Popular Prisons in the USA

The majority of those incarcerated in the United States are in state prisons. About 1.3 million Americans are locked up for sentences that are longer than one year. Of them, over 700,000 are imprisoned for violent crimes, 235,000 for property crimes, and 200,000 for drug crimes. To find out who is housed in prisons in your state, search first for a statewide inmate lookup tool, or check the individual prison website. Most searches function using a first and last name, while others may need more information.

Jails are operated on a local level, whether by counties or municipalities, holding individuals accused of crimes and denied bail or those who have been found guilty of a crime and are serving a sentence of a year or less. Local jails currently hold about 600,000 Americans, the vast majority of whom have not been convicted but are either awaiting trial or cannot pay court-related fines and fees. Most have a searchable database of inmates but the population changes

Facilities are segregated by sex and age, with most (but not all) of those under age 18 in juvenile facilities. State laws vary but juveniles accused of very serious crimes may be tried as adults when they’re as young as ages 14 or 15. There are about 1,000 juveniles currently in adult jails and prisons across the country.

Like it or not, prisons are part of our national identity and a continued source of fascination. Among the legendary lockups is Alcatraz Federal Prison in San Francisco Bay, one that spawned dozens of creative stories and held some of the country’s infamous prisoners like Chicago gangster Al Capone, George “Machine Gun” Kelly, and Robert “Birdman” Stroud. The island started as a military prison but served as a federal prison from 1936-1964. It is now a tourist destination.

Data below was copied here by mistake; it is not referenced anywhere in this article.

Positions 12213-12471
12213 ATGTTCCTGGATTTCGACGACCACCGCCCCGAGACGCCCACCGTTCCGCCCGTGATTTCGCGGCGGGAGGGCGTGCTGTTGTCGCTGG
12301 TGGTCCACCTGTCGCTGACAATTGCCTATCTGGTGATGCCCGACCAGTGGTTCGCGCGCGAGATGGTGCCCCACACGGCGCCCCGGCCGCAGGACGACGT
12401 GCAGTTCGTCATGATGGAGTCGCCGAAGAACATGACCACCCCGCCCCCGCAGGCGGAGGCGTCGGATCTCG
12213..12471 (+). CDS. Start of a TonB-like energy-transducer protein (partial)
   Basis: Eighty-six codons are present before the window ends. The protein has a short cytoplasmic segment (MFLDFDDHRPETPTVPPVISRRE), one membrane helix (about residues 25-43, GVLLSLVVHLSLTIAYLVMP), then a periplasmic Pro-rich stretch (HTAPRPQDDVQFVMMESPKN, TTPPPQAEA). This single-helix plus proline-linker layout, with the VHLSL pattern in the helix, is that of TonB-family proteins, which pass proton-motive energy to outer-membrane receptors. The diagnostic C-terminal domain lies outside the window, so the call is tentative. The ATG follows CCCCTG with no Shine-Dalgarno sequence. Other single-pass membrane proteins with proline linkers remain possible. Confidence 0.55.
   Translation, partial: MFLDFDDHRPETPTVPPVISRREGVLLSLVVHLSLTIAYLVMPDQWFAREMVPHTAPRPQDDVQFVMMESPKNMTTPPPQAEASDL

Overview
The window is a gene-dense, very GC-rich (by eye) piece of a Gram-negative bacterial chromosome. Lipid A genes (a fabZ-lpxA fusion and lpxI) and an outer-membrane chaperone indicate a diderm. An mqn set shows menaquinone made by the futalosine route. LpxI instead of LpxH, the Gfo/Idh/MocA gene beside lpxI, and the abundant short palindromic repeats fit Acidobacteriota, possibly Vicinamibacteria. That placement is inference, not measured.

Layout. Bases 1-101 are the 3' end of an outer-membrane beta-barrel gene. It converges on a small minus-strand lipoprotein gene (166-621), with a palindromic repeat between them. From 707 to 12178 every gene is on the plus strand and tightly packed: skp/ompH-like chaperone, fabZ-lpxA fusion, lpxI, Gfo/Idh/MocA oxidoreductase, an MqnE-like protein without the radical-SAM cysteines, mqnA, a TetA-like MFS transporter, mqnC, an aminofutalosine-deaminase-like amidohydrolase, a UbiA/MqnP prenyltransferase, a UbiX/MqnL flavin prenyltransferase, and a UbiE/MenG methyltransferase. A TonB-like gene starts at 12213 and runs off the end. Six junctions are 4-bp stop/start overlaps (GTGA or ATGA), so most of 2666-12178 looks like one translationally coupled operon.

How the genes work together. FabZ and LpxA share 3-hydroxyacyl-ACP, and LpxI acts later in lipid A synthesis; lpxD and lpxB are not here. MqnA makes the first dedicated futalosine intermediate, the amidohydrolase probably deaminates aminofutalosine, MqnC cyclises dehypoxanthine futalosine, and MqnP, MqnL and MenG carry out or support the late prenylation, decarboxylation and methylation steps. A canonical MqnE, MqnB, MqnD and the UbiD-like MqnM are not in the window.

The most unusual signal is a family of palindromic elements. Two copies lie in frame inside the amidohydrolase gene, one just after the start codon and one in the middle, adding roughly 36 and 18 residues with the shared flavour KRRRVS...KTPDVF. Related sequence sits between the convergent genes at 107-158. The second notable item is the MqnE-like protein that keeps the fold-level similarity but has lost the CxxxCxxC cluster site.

USA Federal Prisons

Doing a federal inmate search is easier than finding a state prison inmate because there’s a unified search tool from Bop.gov.

Drug charges are the reason that 82,000 of the 121,000 inmates are in federal prisons, of which there are at least 21 facilities in the U.S. The Department of Justice’s Bureau of Prisons is responsible for federal prisons and prison camps. Those who are sent to federal prison have been convicted of violating federal laws, often those involving crossing state lines, use of communications facilities to commit a crime, or racketeering; also those apprehended by federal agencies including Immigration and Customs Enforcement are charged with federal crimes. Women are often held in separate quarters in the same facilities.

Supermax Federal Prison

Federal correctional institutions range from low-security for white-collar criminals and nonviolent individuals to a Supermax prison for those most dangerous to others. The only facility that is completely dedicated to the sort of high security, high-punishment of a “supermax” is located in Florence, Colorado. It called ADMAX USP and it houses individuals like the Mexican drug kingpin Joaquin ‘El Chapo’ Guzman, who had escaped from prison in Mexico. Among the other inmates held in near-solitary circumstances here are Terry Nichols, who partnered with Timothy McVeigh to bomb the Oklahoma City federal building in 1995, killing 168; two of the 1993 World Trade Center bombers; a former FBI agent who sold secrets to the USSR, and the “Unabomber,” Ted Kaczynski.

Infamous State Prisons

  • California’s San Quentin and Soledad prisons are notorious breeding grounds for gangs, including seeding the dangerously violent MS-13 and others. Here, gang affiliations, rewards and retributions flow from prison to street and back, often with the assistance of guards who are bribed.
  • New York’s Singsing prison earned its reputation because the original cellblock, used for more than 100 years, was built in the 1830s. It held the state’s electric chair and was the site of over 600 executions before the state outlawed the practice in 1972.
  • Conditions were so poor at Louisiana’s maximum-security state prison at Angola that a group of prisoners cut their own achilles tendons to protest while others wrote articles and books about the place. Leased prison labor and political patronage were two exacerbating factors in the situation, as was entrenched racism.